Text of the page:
If the ICO craze is over, what’s next?

Is the ICO craze over? From a recent Token Economy newsletter:

However we are coming across more and more projects avoiding public sales all together, opting instead for phased out private-only rounds structured as traditional equity rounds or SAFTs/private pre-sales, or a combination of both in sequence. Data provided by our friends from Tokendata show that, in January, $180 million worth of capital was raised by projects that had initially planned a public sale, but eventually cancelled it and raised privately. These include Olympus Labs, Nucleus Vision, Coinfi, Shipchain and a bunch of others (not going to lie, we had not heard of most of them). Of the balance, anecdotally 50–75% was possibly raised via private pre-sales.

They speculate it’s due to regulatory fear, influx of institutional money, huge capital due to increase in value of $ETH, and a handful of other factors, including “more sanity” among founders (ha!).

What this means is unknown, though have some well-reasoned predictions including alternative distribution models where real usage is the goal, increased transparency from quality projects, and a boom in the fully compliant tokens.

Fully-compliant is one thing; proving worthy of the funds raised will be a big task this year. Many projects will not survive and that trend will begin to hurt wavering projects, where token holders decide to sell before value goes to zero.

Crush Crypto Core Listed on IDEX – Crush Crypto

Originally, this was introduced on the Iconomi platform, which had a KYC process in place restricting those from countries with potential regulations, like the United States.

The solution? Wait a few months and list on an unregulated exchange, providing conveniently scheduled liquidity periods.

Crush Crypto Core (CCC) is now listed on IDEX. Anyone can now purchase CCC from the exchange.

For those of you who live in countries that are excluded from ICONOMI (US or Canada), or if your deposit limit in ICONOMI is maxed out, you can purchase CCC directly from IDEX.

In order to jump start the liquidity of CCC, we will put up some orders on IDEX every day at 2pm PST (5pm EST or 10pm GMT) so there is guaranteed liquidity at that time. We will put up buy/sell orders for CCC at the market value as quoted on ICONOMI, but will pull the order after 15 minutes since the value of CCC fluctuates continuously.

via Crush Crypto Core Listed on IDEX at Crush Crypto

Ray Dillinger on the Sad State of Blockchain

From Ray Dillinger, who reviewed the blockchain code for the orginal bitcoin source code and began experimenting with virtual currency back in 1995, comes a regretfully toned message on the current state of affairs:

Sadly, many of the people who launched these alternates don’t know what they’re doing. Even more sadly, most of them do know what they’re doing, and at least three quarters know that what they’re doing is ripping people off. They strive to do it as well as they possibly can, usually by means that I can’t really distinguish from blatant stock price manipulation and insider trading.

His lament comes after praise of bitcoin and Satoshi:

Every Trusted role is, by definition, a weakness in security. You can see why security professionals are aghast when people talk about “Trusted Computing Modules” becoming a standard part of computers.

Satoshi had developed, as far as I’m aware, the first digital cash system with no Trusted role at all and thus, no way to abuse a Trusted position.

You know the old saw about being able to get a lot done if you don’t care who gets the credit? Satoshi doesn’t want the credit. Two years later he walked away and left the pseudonym behind. And hard as this may be to believe, it looks like he doesn’t even want to be paid for it. As far as we can tell he mined approximately a million Bitcoins and has never sold a single one of them.

The original selflessness of bitcoin feels a long way from the ICO-craze.

I hate to even imagine how many billions of dollars of scams and failures and thefts have been perpetrated by abusing people’s faith in and enthusiasm for that technology by now. And I have no idea how we could possibly have prevented it.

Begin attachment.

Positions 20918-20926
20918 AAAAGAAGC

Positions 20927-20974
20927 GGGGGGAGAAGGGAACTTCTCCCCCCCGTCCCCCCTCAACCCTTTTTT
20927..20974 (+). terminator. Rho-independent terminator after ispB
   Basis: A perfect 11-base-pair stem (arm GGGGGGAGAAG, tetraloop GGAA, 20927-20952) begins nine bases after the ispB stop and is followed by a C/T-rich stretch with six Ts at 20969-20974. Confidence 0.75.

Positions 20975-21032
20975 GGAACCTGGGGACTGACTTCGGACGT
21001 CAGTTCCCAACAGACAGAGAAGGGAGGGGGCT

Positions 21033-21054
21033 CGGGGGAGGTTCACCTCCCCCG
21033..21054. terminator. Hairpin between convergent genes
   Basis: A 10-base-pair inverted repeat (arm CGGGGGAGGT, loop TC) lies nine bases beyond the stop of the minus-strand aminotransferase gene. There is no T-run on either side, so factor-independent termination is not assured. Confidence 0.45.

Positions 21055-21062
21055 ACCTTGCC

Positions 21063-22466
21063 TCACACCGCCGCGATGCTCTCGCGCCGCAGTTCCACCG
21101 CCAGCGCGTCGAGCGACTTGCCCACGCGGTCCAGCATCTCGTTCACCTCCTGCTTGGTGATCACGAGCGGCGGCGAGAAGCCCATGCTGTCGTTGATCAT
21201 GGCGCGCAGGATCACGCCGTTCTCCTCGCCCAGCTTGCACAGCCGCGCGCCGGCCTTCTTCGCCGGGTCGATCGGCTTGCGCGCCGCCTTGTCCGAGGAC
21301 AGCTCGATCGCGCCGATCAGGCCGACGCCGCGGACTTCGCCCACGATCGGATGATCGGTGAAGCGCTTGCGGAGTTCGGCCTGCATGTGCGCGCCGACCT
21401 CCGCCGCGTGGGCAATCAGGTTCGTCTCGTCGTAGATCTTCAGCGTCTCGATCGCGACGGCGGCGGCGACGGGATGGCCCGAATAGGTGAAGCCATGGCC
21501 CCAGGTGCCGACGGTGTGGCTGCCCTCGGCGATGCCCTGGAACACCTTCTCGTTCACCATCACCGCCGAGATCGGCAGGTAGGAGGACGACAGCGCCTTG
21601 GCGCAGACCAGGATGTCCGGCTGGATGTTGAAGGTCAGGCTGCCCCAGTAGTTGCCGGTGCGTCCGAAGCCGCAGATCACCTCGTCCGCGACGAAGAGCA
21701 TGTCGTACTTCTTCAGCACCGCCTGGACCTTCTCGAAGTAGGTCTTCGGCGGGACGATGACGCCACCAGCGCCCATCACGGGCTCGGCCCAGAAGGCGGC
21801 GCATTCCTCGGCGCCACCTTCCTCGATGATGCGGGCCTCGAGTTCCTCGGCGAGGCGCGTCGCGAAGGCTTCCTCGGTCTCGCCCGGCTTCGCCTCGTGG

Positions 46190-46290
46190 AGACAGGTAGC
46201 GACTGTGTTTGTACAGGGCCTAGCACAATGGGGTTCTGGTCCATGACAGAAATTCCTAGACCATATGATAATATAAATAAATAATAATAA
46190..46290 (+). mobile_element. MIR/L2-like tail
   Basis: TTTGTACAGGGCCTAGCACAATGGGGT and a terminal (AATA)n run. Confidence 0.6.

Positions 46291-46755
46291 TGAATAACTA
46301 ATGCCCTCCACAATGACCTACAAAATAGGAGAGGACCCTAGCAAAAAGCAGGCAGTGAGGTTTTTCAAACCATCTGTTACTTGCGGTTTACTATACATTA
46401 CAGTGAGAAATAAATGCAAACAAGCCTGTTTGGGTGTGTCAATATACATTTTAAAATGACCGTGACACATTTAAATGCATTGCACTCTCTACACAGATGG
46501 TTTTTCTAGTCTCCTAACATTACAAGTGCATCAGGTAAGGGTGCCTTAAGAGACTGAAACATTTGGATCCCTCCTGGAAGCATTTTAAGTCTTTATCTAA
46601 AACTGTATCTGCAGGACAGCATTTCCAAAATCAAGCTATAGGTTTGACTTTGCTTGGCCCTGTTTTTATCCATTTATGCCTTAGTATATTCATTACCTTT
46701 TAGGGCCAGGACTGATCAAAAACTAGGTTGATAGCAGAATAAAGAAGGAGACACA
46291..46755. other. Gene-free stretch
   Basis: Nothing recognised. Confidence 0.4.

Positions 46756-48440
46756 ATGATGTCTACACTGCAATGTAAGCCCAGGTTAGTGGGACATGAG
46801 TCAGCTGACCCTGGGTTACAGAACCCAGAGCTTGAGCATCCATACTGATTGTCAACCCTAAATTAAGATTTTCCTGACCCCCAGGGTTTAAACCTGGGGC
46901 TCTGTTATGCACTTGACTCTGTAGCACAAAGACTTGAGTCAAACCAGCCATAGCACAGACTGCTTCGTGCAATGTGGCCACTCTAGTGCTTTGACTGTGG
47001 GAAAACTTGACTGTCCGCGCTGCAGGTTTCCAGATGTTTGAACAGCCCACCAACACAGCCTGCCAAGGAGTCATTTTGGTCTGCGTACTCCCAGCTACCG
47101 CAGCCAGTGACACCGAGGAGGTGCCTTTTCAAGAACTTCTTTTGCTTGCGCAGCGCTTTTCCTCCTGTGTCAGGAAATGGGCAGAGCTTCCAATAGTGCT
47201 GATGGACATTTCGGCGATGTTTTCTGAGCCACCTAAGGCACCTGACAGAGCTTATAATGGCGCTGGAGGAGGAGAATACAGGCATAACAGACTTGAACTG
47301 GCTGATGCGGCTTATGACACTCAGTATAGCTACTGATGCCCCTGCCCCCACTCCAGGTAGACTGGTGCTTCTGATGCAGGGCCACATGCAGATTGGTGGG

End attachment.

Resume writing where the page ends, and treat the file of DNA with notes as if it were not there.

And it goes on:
Yet Another Shady ICO

The latest crypto-related scam is Alex Tapscott’s crypto VC firm. Laura Shin reported:

The company was attempting a $100 million CAD ($78 million USD) raise after having already received $20 million CAD in a private offering.

However, the firm announced it was aborting their plan.

The move comes days after Forbes disclosed that the company had falsely named four crypto stars as advisors in an investor deck labeled version 5. When confronted by two of them, Tapscott had told one, Kathryn Haun, a board member of Coinbase, that she had only been included in a printed version, when she had obtained an electronic copy (version 5).

The other, Vinny Lingham, CEO of blockchain identity startup Civic and a shark on South Africa’s Shark Tank, told Alex via email he was hearing he had been named an advisor and Tapscott wrote back, “You are (obviously) not an advisor and have not been listed as one! So bizarre.” Lingham responded he was looking at the deck with his face and bio on it and said, “please don’t lie to me.”

Tapscott still seemed to want overlook the lies.

That evening, Tapscott, when asked by Forbes about the four falsely named advisors, said, “I currently have an order book for this financing of $250 million. To me that’s really the big story.”

Another example ICOs attracting the wrong people?

How Token Hodlers Create Added Volatility

A post from late September by Primoz Kordez, an advisor at ICONOMI, on token “hodlers” create volatility:

…there will always be a certain share of token holders who act as investors, either active or passive. Even if these investors are passive in their behavior, do they really have no effect on a network at all? Interestingly, in the token economy an investor is someone who impacts the floating number of tokens that can be utilized. By having more “hodlers” or passive investors in the token ownership structure, they effectively take tokens out of circulation for use. Assuming velocity of tokens and total spending stay constant, the floating value per token must increase if more tokens are hoarded by investors.

Essentially, the number of active tokens is reduced thus making them more susceptible to large swings caused by a large buy or sell from a passive investor. If a number of tokens are suddenly dumped onto the market:

It can lead to a downward spiral in which investors’ decisions cause underutilization of tokens exchanged, leading to lower network value and causing additional investors to flee.

This problem is most costly when token utility users (as opposed to passive holder) need more tokens to meet increased utility demands. They must trade for the tokens from another coin at a poor rate and don’t benefit from a higher token value since they require tokens for real usage.

The best scenario for stable and predictive token dynamics is to have more actual users in the ownership structure, but this isn’t something that can really be controlled.